Akash Bajaj, MD is proud to head the team of highly trained medical professionals at Remedy Spine & Pain Solutions, located in Marina del Rey, California. His practice has built its reputation on delivering outstanding results. Patients throughout Los Angeles and the country find relief from debilitating pain anywhere in... more
Empirical evidence suggests that platelet-rich plasma (PRP) is a viable medical intervention strategy for orthopedic use. PRP is a concentration of alpha-granules of platelets, which contains growth factors implicated in immune response, coagulation, angiogenesis, in addition to tissue regeneration.1 The regeneration capacity of tissue is variable depending on its location, function, and susceptibility to injury. For example, the musculoskeletal system, i.e. bones and muscle, is less capable of undergoing regeneration following injury. If the musculoskeletal system is injured, an inflammation response will be induced that results in the release of many proliferating factors that contribute to regeneration.2 Most of the proliferating factors are growth factors that are functionally comparable to those found in platelet alpha-granules. The musculoskeletal system’s ability to generate these growth factors is a limited due to the decreased differentiation capacity of the tissue. Once an individual fully develops, their ability to regenerate muscle or bone tissue is diminished and injuries typically require months for full recovery.2
Traditionally, the methods of musculoskeletal tissue repair were limited to invasive techniques that did not always produce advantageous results. In 2010, more than 5.3 million orthopedic surgeries were completed to alleviate musculoskeletal dysfunction. By 2020, it is expected that more than 6.6 million orthopedic surgeries will be required due to an increased sedentary lifestyle and greater average lifespan.3 The increased need for orthopedic intervention has had a comparable impact on clinical research in the field. As stated above, PRP has been shown to be advantageous at accelerating tissue repair for alleviating symptoms associated with musculoskeletal dysfunction. Furthermore, stem cell therapy has also been introduced as a less invasive technique that can be highly beneficial for orthopedic use. Conditions involving arthritis, damaged muscle, torn tendons and ligaments, and vertebral disc deterioration have all benefited from the application of stem cell therapy.4 Both PRP and stem cell therapy are advantageous for correcting some musculoskeletal disorders and an in-depth consultation with one’s clinician will ensure that the most appropriate intervention strategy is selected.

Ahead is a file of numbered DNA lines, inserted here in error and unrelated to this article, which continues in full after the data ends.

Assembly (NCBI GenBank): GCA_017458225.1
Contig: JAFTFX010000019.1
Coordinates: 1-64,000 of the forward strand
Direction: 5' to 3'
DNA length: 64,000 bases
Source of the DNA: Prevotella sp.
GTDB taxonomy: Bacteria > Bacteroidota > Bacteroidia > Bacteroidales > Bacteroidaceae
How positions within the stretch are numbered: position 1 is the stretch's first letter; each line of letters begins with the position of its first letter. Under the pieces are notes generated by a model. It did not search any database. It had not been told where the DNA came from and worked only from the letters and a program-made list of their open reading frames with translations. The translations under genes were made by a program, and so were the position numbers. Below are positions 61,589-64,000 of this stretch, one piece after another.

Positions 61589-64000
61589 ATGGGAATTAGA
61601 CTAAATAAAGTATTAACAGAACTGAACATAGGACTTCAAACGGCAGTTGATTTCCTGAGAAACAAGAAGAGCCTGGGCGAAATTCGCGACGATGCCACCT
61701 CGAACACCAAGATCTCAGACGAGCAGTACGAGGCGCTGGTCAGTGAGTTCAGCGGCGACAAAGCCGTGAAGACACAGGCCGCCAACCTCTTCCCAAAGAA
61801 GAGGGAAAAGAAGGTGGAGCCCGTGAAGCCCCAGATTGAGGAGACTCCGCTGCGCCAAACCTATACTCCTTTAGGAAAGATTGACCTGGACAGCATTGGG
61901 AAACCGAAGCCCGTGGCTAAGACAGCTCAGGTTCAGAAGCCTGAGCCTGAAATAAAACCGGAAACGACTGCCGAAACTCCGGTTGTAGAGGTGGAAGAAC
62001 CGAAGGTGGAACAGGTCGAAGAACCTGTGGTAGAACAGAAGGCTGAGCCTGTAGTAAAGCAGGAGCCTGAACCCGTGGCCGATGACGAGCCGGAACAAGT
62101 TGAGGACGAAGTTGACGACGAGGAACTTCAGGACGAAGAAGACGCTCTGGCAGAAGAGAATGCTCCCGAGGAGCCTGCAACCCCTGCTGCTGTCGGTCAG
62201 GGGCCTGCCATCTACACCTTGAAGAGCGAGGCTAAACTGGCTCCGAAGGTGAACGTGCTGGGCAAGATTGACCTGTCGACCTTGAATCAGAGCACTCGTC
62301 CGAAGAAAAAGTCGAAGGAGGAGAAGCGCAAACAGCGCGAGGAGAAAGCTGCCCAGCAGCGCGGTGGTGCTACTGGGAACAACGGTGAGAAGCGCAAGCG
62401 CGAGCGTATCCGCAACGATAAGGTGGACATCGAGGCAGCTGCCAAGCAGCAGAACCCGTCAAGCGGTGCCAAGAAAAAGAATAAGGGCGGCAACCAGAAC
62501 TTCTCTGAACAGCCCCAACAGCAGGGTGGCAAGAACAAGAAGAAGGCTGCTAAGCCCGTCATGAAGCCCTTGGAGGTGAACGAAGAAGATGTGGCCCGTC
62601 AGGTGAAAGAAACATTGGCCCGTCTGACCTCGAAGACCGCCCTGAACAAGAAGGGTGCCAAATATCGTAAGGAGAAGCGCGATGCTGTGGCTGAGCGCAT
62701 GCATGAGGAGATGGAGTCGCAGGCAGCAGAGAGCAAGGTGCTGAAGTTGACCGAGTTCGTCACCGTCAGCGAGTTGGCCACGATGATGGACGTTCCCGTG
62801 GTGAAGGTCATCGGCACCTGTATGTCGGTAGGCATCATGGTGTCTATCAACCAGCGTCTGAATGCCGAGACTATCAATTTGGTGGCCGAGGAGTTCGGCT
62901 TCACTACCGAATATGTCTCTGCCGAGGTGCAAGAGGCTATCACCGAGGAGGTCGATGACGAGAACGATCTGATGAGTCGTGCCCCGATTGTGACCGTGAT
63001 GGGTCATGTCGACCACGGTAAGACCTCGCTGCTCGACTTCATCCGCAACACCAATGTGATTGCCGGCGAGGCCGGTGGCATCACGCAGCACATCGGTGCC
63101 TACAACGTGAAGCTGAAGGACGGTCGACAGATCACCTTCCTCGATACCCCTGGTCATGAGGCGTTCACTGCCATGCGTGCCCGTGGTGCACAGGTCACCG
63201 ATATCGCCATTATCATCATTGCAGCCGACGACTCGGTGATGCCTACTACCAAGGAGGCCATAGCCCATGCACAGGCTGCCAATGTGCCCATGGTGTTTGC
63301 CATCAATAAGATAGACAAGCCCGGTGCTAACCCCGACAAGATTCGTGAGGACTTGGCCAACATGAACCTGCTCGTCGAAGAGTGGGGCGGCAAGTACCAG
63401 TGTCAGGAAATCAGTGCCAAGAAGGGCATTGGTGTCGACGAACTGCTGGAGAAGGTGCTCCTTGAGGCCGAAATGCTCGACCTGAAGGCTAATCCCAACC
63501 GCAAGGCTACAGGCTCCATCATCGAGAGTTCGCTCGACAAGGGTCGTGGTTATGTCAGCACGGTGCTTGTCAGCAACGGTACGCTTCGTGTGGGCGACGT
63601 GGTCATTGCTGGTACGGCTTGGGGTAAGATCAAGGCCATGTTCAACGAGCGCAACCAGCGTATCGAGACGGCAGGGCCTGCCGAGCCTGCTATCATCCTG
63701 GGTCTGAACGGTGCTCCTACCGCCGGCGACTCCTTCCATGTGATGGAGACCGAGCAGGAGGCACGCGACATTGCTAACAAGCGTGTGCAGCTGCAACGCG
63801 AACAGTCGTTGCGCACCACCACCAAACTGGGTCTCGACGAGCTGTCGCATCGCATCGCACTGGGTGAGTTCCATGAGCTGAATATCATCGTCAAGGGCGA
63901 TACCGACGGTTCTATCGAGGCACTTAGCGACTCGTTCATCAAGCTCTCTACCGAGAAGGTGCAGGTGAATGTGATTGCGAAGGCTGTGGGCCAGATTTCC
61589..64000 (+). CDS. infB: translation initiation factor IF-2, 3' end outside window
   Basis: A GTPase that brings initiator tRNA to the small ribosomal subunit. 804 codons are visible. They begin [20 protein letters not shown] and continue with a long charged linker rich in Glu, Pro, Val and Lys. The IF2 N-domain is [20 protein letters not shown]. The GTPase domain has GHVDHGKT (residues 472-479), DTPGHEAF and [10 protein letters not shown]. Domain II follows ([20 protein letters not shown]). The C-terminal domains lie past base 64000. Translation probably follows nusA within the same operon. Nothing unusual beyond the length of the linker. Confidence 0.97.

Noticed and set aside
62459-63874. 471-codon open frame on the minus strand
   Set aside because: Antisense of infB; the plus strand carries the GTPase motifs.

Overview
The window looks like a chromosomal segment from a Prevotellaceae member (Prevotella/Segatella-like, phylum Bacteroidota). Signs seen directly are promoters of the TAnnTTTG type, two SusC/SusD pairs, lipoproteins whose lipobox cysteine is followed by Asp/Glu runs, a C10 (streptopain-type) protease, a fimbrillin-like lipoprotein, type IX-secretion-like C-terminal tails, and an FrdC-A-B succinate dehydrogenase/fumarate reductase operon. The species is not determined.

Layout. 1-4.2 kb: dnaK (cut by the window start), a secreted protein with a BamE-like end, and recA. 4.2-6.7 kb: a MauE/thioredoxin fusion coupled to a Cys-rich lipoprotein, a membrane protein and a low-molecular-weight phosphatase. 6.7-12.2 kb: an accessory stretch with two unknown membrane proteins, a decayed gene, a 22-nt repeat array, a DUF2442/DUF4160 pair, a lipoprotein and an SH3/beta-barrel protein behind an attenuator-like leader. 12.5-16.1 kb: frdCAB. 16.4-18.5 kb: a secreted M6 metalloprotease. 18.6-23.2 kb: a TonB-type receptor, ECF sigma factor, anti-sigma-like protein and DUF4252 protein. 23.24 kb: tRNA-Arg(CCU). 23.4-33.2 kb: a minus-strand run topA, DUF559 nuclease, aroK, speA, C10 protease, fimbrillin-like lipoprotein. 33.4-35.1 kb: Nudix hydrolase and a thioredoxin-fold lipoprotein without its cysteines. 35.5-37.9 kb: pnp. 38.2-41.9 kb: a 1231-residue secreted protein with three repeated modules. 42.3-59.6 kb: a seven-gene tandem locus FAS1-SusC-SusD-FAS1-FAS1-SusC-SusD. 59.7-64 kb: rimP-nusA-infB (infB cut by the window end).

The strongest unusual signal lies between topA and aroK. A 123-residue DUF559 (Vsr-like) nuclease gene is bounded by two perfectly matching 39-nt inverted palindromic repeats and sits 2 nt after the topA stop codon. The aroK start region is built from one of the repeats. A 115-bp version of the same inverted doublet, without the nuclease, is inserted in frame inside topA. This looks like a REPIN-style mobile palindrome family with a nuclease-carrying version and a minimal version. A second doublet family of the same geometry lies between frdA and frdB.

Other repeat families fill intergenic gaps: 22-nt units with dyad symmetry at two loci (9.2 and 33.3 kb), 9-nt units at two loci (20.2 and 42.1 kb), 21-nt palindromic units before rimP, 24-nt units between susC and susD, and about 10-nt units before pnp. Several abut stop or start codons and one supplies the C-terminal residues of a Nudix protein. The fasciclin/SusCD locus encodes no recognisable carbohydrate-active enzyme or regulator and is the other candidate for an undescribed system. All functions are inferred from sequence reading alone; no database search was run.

- Filardo, G., Kon, E., Roffi, A., Di Matteo, B., Merli, M. L., & Marcacci, M. (2015). Platelet-rich plasma: why intra-articular? A systematic review of preclinical studies and clinical evidence on PRP for joint degeneration. Knee Surgery, Sports Traumatology, Arthroscopy, 23(9), 2459-2474. doi: https://doi.org/10.1371/journal.pone.0090538
- Tedesco, F. S., Dellavalle, A., Diaz-Manera, J., Messina, G., & Cossu, G. (2010). Repairing skeletal muscle: regenerative potential of skeletal muscle stem cells. The Journal of Clinical Investigation, 120(1), 11-19. doi: 10.1172/JCI40373
- Momohara, S., Inoue, E., Ikari, K., Ochi, K., Ishida, O., Yano, K., ... & Taniguchi, A. (2014). Recent trends in orthopedic surgery aiming to improve quality of life for those with rheumatoid arthritis: data from a large observational cohort. The Journal of Rheumatology, 41(5), 862-866. doi: https://doi.org/10.3899/jrheum.131018
- Bahney, C. S., & Miclau, T. (2012). Therapeutic potential of stem cells in orthopedics. Indian Journal of Orthopaedics, 46(1), 4-10. doi: 10.4103/0019-5413.91628